Skip to page content
USDA Forest Service
  
Treesearch

Research & Development Treesearch

 
Treesearch Home
About Treesearch
Contact Us
Research & Development
Forest Products Lab
International Institute of Tropical Forestry
Northern
Pacific Northwest
Pacific Southwest
Rocky Mountain
Southern Research Station
Help
 

Science.gov - We Participate


USA.gov  Government Made Easy


Global Forest Information Service

US Forest Service
P.O. Box 96090
Washington, D.C.
20090-6090

(202) 205-8333

You are here: Home / Search / Publication Information
Bookmark and Share

Publication Information

View PDF (465 KB bytes)

Title: Regeneration Patterns in Canopy Gaps of Mixed-oak Forests of the Southern Appalachians: Influences of Topographic Position and Evergreen Understory

Author: Clinton, Barton D.; Boring, Lindsay R.; Swank, Wayne T.;

Date: 1994

Source: Am. Midl. Nat. 132:308-319, 1994

Publication Series: Miscellaneous Publication

Description: Canopy gaps in southern Appalachian mixed-oak forests were assessed for the effects of topographic, gap and stand variables on density of wood seedlings. Seedling density was significantly correlated with percent slope and positively with gap age (l-5 yr). Density varied substantially among topographic positions and increased with gap size. Species richness decreased over time and increased with gap size. Regeneration was dominated by Acer rubrum L. Other important species included Quercus cocina Muench., Q. rubra L, Q. velutina Lamarck, Liriodendrm tulipfera L. and Cornus florida. Some known gap species increased in density with increasing gap size. Competitive inhibition effects of thr evergreen understory (Rhododendron maximum L. and Kalmia latifolia L.) were also examined. Gaps containing over 50% cover of R. maximum had significantly lower densities than all other gaps, including gaps with >50% K. latifolia cover. Height distributions of major regenerating species were skewed away from small (<15 cm) height classes. Species establishment was a function of gap area, gap age, topographic position and cover of K. maximum. In addition, species of varying degrees of tolerance of understory conditions are capable of establishment in small to medium size canopy openings in the absence of an evergreen shrub understory.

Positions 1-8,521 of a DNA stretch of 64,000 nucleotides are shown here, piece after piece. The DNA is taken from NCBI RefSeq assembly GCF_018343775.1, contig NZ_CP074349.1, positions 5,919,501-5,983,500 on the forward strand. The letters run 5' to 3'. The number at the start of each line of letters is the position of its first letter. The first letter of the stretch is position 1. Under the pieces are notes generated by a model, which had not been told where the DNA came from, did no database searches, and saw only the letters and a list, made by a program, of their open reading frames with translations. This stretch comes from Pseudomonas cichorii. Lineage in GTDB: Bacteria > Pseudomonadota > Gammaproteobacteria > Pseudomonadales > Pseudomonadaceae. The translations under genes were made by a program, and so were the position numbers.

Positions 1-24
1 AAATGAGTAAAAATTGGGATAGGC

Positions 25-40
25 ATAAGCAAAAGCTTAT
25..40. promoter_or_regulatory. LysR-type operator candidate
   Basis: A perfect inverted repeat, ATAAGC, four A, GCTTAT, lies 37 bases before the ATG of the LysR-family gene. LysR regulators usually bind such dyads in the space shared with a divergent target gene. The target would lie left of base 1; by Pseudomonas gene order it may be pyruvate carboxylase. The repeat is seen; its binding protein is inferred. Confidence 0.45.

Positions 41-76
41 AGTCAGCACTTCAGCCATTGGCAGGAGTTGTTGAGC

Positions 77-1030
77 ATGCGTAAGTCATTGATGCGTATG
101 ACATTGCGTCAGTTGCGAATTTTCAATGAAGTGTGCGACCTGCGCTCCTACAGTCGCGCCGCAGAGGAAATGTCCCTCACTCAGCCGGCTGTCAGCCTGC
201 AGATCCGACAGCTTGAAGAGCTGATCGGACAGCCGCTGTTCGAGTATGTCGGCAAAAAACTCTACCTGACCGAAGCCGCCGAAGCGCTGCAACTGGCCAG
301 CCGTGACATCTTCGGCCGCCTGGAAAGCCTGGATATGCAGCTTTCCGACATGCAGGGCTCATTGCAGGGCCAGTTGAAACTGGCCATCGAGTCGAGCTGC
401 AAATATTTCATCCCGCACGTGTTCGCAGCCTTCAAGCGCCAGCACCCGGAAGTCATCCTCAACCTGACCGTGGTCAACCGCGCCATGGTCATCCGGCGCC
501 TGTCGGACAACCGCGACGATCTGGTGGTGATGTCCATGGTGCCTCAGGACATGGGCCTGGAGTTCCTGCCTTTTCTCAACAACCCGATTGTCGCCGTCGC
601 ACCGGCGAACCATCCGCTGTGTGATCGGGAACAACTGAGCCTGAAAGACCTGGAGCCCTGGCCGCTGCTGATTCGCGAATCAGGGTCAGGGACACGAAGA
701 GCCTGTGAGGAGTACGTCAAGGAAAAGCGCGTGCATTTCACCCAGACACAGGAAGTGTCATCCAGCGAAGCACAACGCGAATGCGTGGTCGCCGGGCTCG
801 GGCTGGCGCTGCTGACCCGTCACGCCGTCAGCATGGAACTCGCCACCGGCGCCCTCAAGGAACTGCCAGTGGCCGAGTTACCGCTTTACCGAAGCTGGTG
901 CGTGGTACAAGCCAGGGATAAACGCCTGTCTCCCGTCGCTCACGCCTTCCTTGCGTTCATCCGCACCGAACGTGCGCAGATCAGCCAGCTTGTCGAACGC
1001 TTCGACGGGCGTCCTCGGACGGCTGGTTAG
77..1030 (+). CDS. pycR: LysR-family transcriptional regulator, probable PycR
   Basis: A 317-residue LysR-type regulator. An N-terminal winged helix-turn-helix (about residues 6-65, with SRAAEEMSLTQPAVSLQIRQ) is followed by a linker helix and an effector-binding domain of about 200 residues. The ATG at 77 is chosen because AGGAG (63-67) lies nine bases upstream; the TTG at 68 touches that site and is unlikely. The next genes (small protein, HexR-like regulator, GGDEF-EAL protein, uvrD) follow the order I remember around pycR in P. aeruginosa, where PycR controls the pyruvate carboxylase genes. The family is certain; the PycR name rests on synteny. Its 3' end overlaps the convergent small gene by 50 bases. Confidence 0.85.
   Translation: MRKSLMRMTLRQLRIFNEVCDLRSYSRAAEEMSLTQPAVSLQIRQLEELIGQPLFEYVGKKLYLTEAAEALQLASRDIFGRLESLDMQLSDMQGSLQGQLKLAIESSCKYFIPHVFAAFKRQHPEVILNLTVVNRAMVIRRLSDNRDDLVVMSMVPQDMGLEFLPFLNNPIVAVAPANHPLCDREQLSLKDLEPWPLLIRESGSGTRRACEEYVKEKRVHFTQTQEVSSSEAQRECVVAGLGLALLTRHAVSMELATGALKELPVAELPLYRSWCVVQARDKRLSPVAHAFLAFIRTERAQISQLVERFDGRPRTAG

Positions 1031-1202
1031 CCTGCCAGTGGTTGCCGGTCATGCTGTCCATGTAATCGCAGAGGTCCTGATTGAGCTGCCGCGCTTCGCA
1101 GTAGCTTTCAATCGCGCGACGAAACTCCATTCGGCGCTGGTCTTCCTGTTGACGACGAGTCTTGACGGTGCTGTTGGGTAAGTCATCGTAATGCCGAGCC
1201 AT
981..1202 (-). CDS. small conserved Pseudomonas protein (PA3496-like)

Publication Notes:

  • We recommend that you also print this page and attach it to the printout of the article, to retain the full citation information.
  • This article was written and prepared by U.S. Government employees on official time, and is therefore in the public domain.
  • You may send email to pubrequest@fs.fed.us to request a hard copy of this publication. (Please specify exactly which publication you are requesting and your mailing address.)

XML: View XML

Citation:


Clinton, Barton D.; Boring, Lindsay R.; Swank, Wayne T. 1994. Regeneration Patterns in Canopy Gaps of Mixed-oak Forests of the Southern Appalachians: Influences of Topographic Position and Evergreen Understory. Am. Midl. Nat. 132:308-319, 1994

 


 [ Get Acrobat ]  Get the latest version of the Adobe Acrobat reader or Acrobat Reader for Windows with Search and Accessibility

USDA logo which links to the department's national site. Forest Service logo which links to the agency's national site.